He selected an Acer Griseum from the list, at 3 metres tall (I was personally hoping that an Acer Sangu-Kaku would be chosen, but hey), and we duly placed our order with the nursery. They got back rather quickly to inform us that they had made a mistake, and in fact the price was three times that quoted. Even at wholesale prices, it was a lot of money. We could have got into an argument about our rights as a consumer, but our energy needed to be spent finding a replacement. Also, we had been very vocal in our frustrations with them.

Plan B was put into action, which involved driving to another nursery near Lymington, as they were our last hope, having just one other Acer Griseum at such a height. We arrived with excited anticipation at having another option, but our hearts sank when we saw the tree, bent at the top, and with a twisted stem. All could be put right with the correct staking and guy lines, but our tree was to take centre stage in a lawn, and not in a border.

We sat in the van, thankful for modern phones and their internet connection, as we tried to find anyone else that we had not heard of, and came across Agrumi, who as it turned out, were just a 20 minute drive away, and said that they do indeed have some trees for us. 


It was quite the gardeners nirvana, as we were firstly shown two trees that had just arrived. They were vast, and needed a fork lift truck to move them. This wouldn't be a problem, but sadly the price, which although reasonable at £600 each, was too much for what we had quoted. They then showed us some multi-stemmed Acer Griseum for the price we were looking for, but they were only 5ft tall, way too small. Finally, they showed us six more, tucked away in a side area, all at 10ft, all straight, and all looking really quite perfect. We chose one, secured it into the van (quite a few feet of it sticking out the back), and duly paid. We will make a big loss on it financially, but we have the tree, and the customers satisfaction comes first.

The first picture is of an Acer Griseum at Hilliers winter garden, a little works excursion earlier in the year.

As for more logistical problems facing the humble gardener, well, tomorrow will tell. It's snowing again, and we have just purchased one ton of lawn food and a new spreader......aaaaarrrggghhh!!!



Friday, 2 March 2018

Testing Times

It's official, we are all snow and iced in. Traffic is going nowhere. We have the essentials to get us through being housebound, such as cakes, chocolate, dvds, cakes, hot tea.....and did I mention cakes?

It all started to change for the worse at the beginning of the week, exactly the same time that Bex was to go through her PA1 and PA6a pesticide training courses.  It was all being carried out at a training centre in the middle of the countryside, some 20 miles from home. A very large and exposed site.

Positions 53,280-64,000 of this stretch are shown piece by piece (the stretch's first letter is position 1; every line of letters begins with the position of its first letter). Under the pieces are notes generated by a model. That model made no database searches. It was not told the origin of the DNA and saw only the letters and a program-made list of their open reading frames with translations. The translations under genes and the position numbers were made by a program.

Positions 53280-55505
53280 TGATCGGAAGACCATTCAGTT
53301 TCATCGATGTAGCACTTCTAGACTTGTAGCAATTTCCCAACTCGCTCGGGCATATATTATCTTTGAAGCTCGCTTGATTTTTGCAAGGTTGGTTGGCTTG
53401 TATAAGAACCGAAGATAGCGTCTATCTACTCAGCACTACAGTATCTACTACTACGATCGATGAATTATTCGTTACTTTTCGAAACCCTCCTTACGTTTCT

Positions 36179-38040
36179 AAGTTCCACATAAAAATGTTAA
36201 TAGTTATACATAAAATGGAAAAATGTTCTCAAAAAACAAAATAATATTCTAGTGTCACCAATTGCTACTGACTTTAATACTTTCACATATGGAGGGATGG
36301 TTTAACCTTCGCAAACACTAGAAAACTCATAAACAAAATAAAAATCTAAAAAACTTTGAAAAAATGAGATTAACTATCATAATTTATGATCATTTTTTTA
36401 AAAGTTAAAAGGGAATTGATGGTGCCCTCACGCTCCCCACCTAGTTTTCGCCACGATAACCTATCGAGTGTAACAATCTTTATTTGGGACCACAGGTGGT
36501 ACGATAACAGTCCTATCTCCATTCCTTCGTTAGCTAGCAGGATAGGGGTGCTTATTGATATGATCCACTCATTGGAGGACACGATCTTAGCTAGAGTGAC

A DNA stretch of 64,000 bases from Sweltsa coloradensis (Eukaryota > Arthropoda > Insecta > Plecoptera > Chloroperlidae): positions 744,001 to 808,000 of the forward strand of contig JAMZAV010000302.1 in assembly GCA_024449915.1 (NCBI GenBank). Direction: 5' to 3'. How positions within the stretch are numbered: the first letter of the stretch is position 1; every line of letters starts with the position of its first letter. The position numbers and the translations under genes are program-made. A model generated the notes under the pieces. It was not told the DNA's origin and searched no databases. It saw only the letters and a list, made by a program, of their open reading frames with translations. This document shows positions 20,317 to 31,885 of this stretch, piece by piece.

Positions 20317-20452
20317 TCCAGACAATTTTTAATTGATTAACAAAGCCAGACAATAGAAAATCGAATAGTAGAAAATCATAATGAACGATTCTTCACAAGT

Monday it was the PA1, which was spent indoors, and involved everything to do with pesticides, their use, legislation and laws etc. It was sunny, but very cold and windy. 


On Tuesday she was training for the PA6a, which involves the use of knapsack sprayers, calibration, safe working conditions and safe and accurate application of the pesticide. We dropped her off to a somewhat different day to come. The icy weather had started to arrive, 'The Beast from the East' I believe it has been named. By the time we picked her up it was snowing, and the practical training had been held in the open field. Testing indeed, especially with the paperwork calculations to be made accurately.


By Wednesday, the day of the examinations by an external assessor, the big freeze was well under way, and there were stories of sprayers and lances freezing up. But luckily there were plenty of spares, and the assessor took into account the conditions. 


She passed both with flying colours!

The following day, Thursday, and the whole of the south of England appears to be in a big freeze, and we still are. Timing eh?

Sunday, 18 February 2018

The Weather

Last week was a time of opposite extremes of weather. On the few good days, it was cold, but sunny and pleasant.


We took a works trip to Kingston Lacy House, a National Trust property close to home, where they have several displays of Snowdrops within the grounds.


It was a lovely day, and i took a particular liking to this feature in the gardens, a dry stream with stepping stones.


The following day we cancelled work, as gardening just wasn't going to happen, and so Rebecca had a study day, and we headed down to Sandbanks to take in the weather.....and what weather it was!